A confusing result from `tidyeval` (Can you believe it!?)


#1

A friend in our local R-stats meetup posted this question today that I found intriguing and wondered if anyone could shed light upon:

suppressMessages(library(dplyr))
wtf <- function(df = mtcars, test = "stupid"){
  
  df %>%
    mutate(!! test := mpg) %>%
    mutate(!! test := (!! test) + 1)
}

wtf_2 <- function(df = mtcars, test = "stupid"){
  
  df %>%
    mutate(!! test := mpg) %>%
    mutate(!! test := (!! as.name(test)) + 1)
}

wtf()
#> Error in mutate_impl(.data, dots): Evaluation error: non-numeric argument to binary operator.

head(wtf_2())
#>    mpg cyl disp  hp drat    wt  qsec vs am gear carb stupid
#> 1 21.0   6  160 110 3.90 2.620 16.46  0  1    4    4   22.0
#> 2 21.0   6  160 110 3.90 2.875 17.02  0  1    4    4   22.0
#> 3 22.8   4  108  93 3.85 2.320 18.61  1  1    4    1   23.8
#> 4 21.4   6  258 110 3.08 3.215 19.44  1  0    3    1   22.4
#> 5 18.7   8  360 175 3.15 3.440 17.02  0  0    3    2   19.7
#> 6 18.1   6  225 105 2.76 3.460 20.22  1  0    3    1   19.1

Created on 2018-08-22 by the reprex package (v0.2.0).

Obviously, we got it to work by adding in the as.name() function around test, but that doesn't feel very...tidy.

We also managed to identify the source of the issue:

> quo(mutate(df, !! test := (!! test) + 1))
<quosure>
  expr: ^mutate(df, "stupid" := "stupid" + 1)
  env:  global
> quo(mutate(df, !! test := (!! as.name(test)) + 1))
<quosure>
  expr: ^mutate(df, "stupid" := stupid + 1)
  env:  global

But, nobody could come up with the best function to get this to actually work using the tidyeval format. Do any of you have insight?


#2
suppressMessages(library(dplyr))
wtf <- function(df = mtcars, test = quo(stupid)){
  
  df %>%
    mutate(!! test := mpg) %>%
    mutate(!! test := (!! test) + 1)
}
head(wtf())
#>    mpg cyl disp  hp drat    wt  qsec vs am gear carb stupid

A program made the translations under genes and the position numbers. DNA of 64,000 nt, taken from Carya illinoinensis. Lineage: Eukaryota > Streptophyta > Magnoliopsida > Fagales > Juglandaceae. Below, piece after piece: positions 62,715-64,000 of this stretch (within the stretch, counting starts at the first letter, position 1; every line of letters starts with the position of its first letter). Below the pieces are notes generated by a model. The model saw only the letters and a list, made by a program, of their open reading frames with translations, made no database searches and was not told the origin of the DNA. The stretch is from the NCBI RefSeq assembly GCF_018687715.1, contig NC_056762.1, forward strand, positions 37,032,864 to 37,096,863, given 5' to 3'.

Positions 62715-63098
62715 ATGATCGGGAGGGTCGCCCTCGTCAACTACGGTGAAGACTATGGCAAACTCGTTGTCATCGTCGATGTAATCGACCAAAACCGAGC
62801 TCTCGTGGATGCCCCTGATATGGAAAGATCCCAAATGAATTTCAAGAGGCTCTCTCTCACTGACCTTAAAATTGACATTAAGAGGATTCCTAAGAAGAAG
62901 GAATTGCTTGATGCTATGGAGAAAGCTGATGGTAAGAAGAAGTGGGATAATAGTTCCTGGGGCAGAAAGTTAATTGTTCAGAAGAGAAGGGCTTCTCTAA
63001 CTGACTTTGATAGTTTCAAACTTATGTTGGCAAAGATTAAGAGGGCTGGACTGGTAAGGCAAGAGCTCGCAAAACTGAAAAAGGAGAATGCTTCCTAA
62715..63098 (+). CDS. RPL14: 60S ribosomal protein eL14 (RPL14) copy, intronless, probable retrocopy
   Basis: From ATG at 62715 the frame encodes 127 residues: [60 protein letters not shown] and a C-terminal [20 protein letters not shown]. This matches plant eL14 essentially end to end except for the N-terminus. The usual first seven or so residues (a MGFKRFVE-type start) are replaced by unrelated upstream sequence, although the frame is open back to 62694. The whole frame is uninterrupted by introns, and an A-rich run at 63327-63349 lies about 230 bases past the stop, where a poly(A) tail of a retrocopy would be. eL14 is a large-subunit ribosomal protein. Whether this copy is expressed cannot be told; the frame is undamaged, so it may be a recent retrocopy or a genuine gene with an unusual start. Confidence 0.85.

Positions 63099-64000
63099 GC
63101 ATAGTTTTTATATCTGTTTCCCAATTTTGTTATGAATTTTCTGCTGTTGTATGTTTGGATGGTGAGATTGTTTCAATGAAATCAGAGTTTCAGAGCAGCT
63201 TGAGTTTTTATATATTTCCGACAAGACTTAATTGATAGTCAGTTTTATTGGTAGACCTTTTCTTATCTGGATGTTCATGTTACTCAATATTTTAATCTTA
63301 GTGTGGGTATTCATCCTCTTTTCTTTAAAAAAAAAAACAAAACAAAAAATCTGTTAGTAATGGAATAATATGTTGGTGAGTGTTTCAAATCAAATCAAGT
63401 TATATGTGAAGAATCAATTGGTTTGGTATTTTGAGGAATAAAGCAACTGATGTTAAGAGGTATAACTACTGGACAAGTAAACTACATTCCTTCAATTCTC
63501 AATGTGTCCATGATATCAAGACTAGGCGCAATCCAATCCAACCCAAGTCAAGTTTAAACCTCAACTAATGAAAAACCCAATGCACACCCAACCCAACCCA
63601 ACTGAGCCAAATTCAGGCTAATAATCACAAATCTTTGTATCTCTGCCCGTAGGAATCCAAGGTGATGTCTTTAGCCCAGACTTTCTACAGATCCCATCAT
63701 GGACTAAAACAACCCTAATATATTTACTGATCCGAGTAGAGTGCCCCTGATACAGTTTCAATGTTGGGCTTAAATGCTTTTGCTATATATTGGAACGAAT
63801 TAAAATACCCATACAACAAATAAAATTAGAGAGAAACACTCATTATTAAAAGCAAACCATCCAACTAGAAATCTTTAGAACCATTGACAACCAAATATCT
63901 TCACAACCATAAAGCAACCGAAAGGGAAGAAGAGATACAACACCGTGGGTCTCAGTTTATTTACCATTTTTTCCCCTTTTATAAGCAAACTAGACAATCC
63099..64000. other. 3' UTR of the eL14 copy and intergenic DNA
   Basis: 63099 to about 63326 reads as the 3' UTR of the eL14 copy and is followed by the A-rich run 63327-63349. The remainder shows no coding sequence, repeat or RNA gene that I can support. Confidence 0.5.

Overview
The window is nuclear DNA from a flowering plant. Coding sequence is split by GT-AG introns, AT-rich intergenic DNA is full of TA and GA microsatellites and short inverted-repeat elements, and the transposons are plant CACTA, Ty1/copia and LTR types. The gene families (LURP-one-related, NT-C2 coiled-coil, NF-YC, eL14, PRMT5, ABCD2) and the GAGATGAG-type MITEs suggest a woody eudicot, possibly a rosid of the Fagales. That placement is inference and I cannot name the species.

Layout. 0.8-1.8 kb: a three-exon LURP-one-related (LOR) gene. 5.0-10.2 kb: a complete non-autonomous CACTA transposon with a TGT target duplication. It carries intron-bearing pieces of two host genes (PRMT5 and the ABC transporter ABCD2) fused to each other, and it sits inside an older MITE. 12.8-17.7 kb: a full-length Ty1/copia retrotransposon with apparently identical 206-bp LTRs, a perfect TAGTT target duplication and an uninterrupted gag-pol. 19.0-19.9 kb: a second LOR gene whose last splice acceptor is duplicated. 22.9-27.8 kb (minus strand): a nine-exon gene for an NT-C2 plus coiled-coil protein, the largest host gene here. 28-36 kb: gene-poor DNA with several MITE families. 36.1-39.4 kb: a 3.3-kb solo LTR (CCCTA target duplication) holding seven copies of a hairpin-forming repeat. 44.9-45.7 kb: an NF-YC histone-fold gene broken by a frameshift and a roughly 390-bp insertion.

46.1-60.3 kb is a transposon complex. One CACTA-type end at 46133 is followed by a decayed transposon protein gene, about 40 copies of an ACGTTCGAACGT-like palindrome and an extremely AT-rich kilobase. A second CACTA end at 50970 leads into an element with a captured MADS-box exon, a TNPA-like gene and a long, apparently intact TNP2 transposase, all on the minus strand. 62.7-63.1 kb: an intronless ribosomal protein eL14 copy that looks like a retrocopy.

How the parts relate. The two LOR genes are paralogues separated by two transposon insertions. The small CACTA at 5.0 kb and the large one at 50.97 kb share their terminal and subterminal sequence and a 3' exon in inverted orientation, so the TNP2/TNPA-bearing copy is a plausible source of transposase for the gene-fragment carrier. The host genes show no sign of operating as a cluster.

#> 1 21.0   6  160 110 3.90 2.620 16.46  0  1    4    4   22.0
#> 2 21.0   6  160 110 3.90 2.875 17.02  0  1    4    4   22.0
#> 3 22.8   4  108  93 3.85 2.320 18.61  1  1    4    1   23.8
#> 4 21.4   6  258 110 3.08 3.215 19.44  1  0    3    1   22.4
#> 5 18.7   8  360 175 3.15 3.440 17.02  0  0    3    2   19.7
#> 6 18.1   6  225 105 2.76 3.460 20.22  1  0    3    1   19.1

Created on 2018-08-22 by the reprex package (v0.2.0.9000).


#3

And, using enxpr() should let you use an unquoted argument

suppressMessages(library(dplyr))
wtf <- function(df = mtcars, test = stupid){
  test <- enexpr(test)
  df %>%
    mutate(!! test := mpg) %>%
    mutate(!! test := !! test + 1)
}
head(wtf())
#>    mpg cyl disp  hp drat    wt  qsec vs am gear carb stupid
#> 1 21.0   6  160 110 3.90 2.620 16.46  0  1    4    4   22.0
#> 2 21.0   6  160 110 3.90 2.875 17.02  0  1    4    4   22.0
#> 3 22.8   4  108  93 3.85 2.320 18.61  1  1    4    1   23.8
#> 4 21.4   6  258 110 3.08 3.215 19.44  1  0    3    1   22.4
#> 5 18.7   8  360 175 3.15 3.440 17.02  0  0    3    2   19.7
#> 6 18.1   6  225 105 2.76 3.460 20.22  1  0    3    1   19.1

Created on 2018-08-22 by the reprex package (v0.2.0).


#4

Well, shoot, I get

Error: The LHS of := must be a string or a symbol

with your quo(stupid) code. I'm working on CRAN versions of rlang/dplyr only, though, maybe this a newer change?.


#5

Either way, Edgar's version with enexpr() makes more sense, I think! :slight_smile:


#6

While enexpr is cleaner, you can also do it with enquo and quo_name:

suppressMessages(library(dplyr))
wtf <- function(df = mtcars, test = stupid){
  test <- enexpr(test)
  df %>%
    mutate(!! test := mpg) %>%
    mutate(!! test := !! test + 1)
}

wtf_2 <- function(df = mtcars, test = stupid){
  test <- enquo(test)
  test_name <- quo_name(test)
  df %>%
    mutate(!! test_name := mpg) %>%